Preprint Article Version 1 Preserved in Portico This version is not peer-reviewed

Selective Cytotoxic Activity and DNA Damage by an Epoxyalkyl Galactopyranoside

Version 1 : Received: 26 April 2018 / Approved: 27 April 2018 / Online: 27 April 2018 (14:00:47 CEST)

A peer-reviewed article of this Preprint also exists.

Journal reference: Drug Dev Res. 2018
DOI: 10.1002/ddr.21483


Several clinically useful anticancer drugs selectively kill cancer cells by inducing DNA damage; the genomic instability and DNA repair defects of cancer cells make them more vulnerable than normal cells to the cytotoxicity of DNA-damaging agents. Because epoxide-containing compounds can induce DNA damage, we have used the MTT assay to evaluate the selective cytotoxicity of three epoxyalkyl galactopyranosides against A549 lung cancer cells and MRC-5 lung normal cells. Compound (2S,3S)-2,3-Epoxydecyl 4,6-O-(S)-benzylidene-β-D-galactopyranoside (EDBGP) showed the highest selective anticancer activity and was selected for mechanistic studies. After observing that EDBGP induced cellular DNA damage (comet assay), we found that cells deficient in nucleotide excision repair were hypersensitive to the cytotoxicity of this compound; this suggests that EDBGP may induce bulky DNA adducts. EDBGP did not inhibit glycolysis (glucose consumption and lactate production). Pre-treatment of lung cancer cells with several antioxidants did not reduce the cytotoxicity of EDBGP, thereby indicating that reactive oxygen species do not participate in the anticancer activity of this compound. Finally, EDBGP was screened against a panel of cancer cells and normal cells from several tissues, including three genetically modified skin fibroblasts with increasing degree of malignancy. Our results suggest that epoxyalkyl galactopyranosides are promising lead compounds for the development of new anticancer agents.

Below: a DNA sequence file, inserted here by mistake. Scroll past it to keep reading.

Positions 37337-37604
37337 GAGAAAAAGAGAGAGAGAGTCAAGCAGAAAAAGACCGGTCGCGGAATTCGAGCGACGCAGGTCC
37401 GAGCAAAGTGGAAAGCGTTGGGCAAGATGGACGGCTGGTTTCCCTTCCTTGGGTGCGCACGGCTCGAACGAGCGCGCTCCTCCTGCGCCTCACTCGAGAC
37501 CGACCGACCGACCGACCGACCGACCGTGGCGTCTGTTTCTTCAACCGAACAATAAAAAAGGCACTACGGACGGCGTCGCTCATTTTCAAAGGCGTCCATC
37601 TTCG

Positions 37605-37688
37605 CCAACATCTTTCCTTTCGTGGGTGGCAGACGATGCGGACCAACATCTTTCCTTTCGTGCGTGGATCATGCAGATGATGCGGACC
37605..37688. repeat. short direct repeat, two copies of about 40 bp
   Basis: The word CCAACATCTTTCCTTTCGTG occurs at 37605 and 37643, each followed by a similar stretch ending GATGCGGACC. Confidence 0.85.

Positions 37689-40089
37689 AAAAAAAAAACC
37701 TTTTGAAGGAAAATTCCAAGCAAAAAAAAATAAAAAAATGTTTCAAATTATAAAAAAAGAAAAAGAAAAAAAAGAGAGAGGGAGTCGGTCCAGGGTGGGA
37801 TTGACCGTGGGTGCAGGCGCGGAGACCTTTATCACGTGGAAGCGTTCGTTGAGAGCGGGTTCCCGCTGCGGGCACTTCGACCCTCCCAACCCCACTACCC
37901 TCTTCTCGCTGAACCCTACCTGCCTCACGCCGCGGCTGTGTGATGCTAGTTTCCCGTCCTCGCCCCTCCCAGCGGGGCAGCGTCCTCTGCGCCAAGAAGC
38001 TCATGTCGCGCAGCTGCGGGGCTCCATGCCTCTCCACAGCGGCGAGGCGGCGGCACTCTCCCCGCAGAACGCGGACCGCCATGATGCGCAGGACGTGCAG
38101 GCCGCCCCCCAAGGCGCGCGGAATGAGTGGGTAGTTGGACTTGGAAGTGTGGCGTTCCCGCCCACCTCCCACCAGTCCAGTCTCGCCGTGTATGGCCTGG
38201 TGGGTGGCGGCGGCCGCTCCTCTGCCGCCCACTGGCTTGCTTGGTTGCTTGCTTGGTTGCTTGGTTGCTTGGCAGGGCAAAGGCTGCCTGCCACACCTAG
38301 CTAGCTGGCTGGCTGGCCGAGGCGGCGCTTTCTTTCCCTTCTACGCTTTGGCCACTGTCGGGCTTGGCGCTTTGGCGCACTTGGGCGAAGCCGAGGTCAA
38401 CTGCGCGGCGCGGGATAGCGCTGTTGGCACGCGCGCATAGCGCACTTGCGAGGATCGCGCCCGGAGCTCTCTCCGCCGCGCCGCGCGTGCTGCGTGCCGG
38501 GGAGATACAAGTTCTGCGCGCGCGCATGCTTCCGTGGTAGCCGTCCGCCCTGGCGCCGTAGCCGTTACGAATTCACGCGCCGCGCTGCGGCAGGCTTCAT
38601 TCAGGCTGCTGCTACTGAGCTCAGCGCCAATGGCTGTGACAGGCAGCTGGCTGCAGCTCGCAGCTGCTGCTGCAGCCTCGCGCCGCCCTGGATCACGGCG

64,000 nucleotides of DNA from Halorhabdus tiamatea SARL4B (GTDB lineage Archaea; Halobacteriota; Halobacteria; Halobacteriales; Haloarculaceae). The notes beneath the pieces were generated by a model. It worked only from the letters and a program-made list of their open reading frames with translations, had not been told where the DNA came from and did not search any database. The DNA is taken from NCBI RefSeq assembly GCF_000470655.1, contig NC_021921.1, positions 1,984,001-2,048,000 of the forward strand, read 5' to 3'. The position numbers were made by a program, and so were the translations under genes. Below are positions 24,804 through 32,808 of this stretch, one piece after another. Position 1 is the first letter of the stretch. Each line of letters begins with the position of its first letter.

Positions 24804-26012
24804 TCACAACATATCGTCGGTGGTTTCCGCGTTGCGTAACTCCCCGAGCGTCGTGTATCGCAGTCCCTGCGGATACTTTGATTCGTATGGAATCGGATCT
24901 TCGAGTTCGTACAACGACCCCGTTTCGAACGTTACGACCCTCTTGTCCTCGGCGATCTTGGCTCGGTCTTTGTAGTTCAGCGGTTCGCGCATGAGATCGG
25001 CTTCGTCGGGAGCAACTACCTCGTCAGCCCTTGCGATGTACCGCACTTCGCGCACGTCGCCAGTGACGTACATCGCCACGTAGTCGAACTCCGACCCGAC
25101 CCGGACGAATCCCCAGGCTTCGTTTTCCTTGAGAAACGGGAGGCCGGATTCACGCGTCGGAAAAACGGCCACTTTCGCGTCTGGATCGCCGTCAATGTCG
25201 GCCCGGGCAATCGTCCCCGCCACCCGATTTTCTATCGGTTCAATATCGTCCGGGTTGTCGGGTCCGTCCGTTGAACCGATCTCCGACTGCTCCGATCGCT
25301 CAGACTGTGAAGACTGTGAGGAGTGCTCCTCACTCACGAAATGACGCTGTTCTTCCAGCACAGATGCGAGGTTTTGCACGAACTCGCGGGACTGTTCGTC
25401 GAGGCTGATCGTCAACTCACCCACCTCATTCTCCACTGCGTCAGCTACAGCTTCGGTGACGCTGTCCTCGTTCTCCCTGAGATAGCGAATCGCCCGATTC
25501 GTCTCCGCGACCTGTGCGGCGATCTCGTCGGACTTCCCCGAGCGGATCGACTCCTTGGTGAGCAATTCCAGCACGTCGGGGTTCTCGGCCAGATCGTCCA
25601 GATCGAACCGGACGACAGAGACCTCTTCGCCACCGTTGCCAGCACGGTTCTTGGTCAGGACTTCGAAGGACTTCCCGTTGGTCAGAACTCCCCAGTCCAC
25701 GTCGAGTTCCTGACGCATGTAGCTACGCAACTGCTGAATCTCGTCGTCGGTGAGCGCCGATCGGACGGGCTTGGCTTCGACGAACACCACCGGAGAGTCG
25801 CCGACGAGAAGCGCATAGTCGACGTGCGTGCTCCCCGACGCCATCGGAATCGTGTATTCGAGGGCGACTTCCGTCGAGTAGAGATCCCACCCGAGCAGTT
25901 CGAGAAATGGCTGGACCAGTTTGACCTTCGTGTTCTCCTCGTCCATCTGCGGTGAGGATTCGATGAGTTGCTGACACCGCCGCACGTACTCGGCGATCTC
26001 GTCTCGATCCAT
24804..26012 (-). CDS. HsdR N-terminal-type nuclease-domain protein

epoxide, cancer, anticancer, cytotoxicity, nucleotide excision repair


MEDICINE & PHARMACOLOGY, Oncology & Oncogenics

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